In case you’ve been living under a rock for the past few years, Amiibo are part of a sweeping new trend in video games. They’re plastic, non-moving action figures put out by Nintendo, with a computer chip used for data storage and extra content. So far the Amiibo have been largely limited to the Super Smash Bros. franchise, but I thought of 10 additional video game characters who would fit the mold. Heh… that’s sort of a pun.
But for real, these 10 characters would make great Amiibo, especially when it comes to Smash Bros. compatibility.
Big Daddy (BioShock)
Big Daddy is probably the most iconic game monster of the modern era, standing alongside contemporaries like Silent Hill’s Pyramid Head and Resident Evil’s Nemesis. But unlike those creatures, Big Daddy is less horrific. He’s certainly threatening, but his design draws more from an unrealistic tilt. The thick, hard angles of his fingers and feet are straight out of the Jack Kirby school of character design. What’s more, his drill is actually pretty cartoonish — I mean, it’s the same weapon as seen in Slumber Party Massacre. His hulking physique would make him a powerhouse, while keeping him just scary enough to be fun instead of terrifying.
The Heavy (Team Fortress 2)
Team Fortress 2 is so well suited to Amiibo-ing I’m surprised Valve hasn’t already announced their own line of collectibles. The Heavy is the best choice for an adaptation because, like Big Daddy, he walks the thin line between imposing and cartoonish. All the team members are goofy stereotypes, but the Heavy goes all the way to full joke mode. Between his hilarious accent and hulking size, he’s a walking joke — with a mini-gun. Plus, he’s the face of the franchise and is probably its best representative.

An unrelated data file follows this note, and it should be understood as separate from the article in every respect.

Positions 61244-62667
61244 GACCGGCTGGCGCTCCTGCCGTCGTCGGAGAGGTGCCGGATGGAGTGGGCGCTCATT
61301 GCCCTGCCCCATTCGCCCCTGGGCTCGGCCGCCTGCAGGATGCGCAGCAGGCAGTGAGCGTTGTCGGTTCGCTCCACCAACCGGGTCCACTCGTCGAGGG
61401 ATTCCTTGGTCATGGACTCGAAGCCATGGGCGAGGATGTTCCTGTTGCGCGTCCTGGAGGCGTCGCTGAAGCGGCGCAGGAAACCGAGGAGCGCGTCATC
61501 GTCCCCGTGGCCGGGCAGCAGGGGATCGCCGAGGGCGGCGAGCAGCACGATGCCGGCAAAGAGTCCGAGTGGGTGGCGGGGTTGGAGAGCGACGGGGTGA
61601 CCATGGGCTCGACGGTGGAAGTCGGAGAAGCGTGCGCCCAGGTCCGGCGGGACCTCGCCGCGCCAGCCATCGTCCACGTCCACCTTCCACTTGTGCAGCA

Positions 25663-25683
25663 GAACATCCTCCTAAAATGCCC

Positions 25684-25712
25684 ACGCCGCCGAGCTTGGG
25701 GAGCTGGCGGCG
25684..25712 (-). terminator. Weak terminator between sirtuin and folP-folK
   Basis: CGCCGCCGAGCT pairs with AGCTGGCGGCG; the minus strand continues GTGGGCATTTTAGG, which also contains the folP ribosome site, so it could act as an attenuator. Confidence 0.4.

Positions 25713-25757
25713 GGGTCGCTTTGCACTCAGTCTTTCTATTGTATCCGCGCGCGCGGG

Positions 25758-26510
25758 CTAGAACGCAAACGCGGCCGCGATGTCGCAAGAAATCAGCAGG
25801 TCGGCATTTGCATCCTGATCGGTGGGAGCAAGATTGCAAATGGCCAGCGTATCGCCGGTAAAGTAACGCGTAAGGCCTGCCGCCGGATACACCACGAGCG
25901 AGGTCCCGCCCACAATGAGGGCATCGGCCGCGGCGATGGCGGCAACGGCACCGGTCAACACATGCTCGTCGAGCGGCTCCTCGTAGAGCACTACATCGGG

Crash Bandicoot (Crash Bandicoot)
Of all the 90s cartoon animal mascots, Crash Bandicoot seems to get the least appreciation. His games were great fun, with a unique aesthetic and engaging platforming, to say nothing of his giant roster of bad guys. What’s more, Crash was the only animal mascot with enjoyable 3D games. Even though he’s been out of the loop for a while, I’d love to see him return, especially since his whirlwind-style attacks and speed emphasis could make him a very competitive character.
This one is just a no-brainer. Waluigi and Wario are, without question, the two best Mario villains outside Bowser, and the fact that only Wario has gotten to the Amiibo stage is downright criminal. Waluigi’s lanky nature and physicality would make him very unique, especially given how often Smash characters are brawlers or sprinters. Wario and Waluigi are a natural pair, and it’s a shame to have one without the other. Plus, fans are already making custom Waluigi Amiibo, so it’s obvious people want this to happen.
Frogger made it onto this list because Nintendo is already putting out classics like Pac-Man and 8-Bit Mario. The latter is what really sold this choice, because it looks amazing: a blend of bricks and forced perspective to create 3D pixel art. I’d love to see that same aesthetic applied to more characters, and Frogger seems like a strong choice. Like Crash or Waluigi, Frogger would also provide an interesting tactical approach. A character whose whole strength is avoiding the other player would be a fun dynamic for more seasoned Smash Bros. players.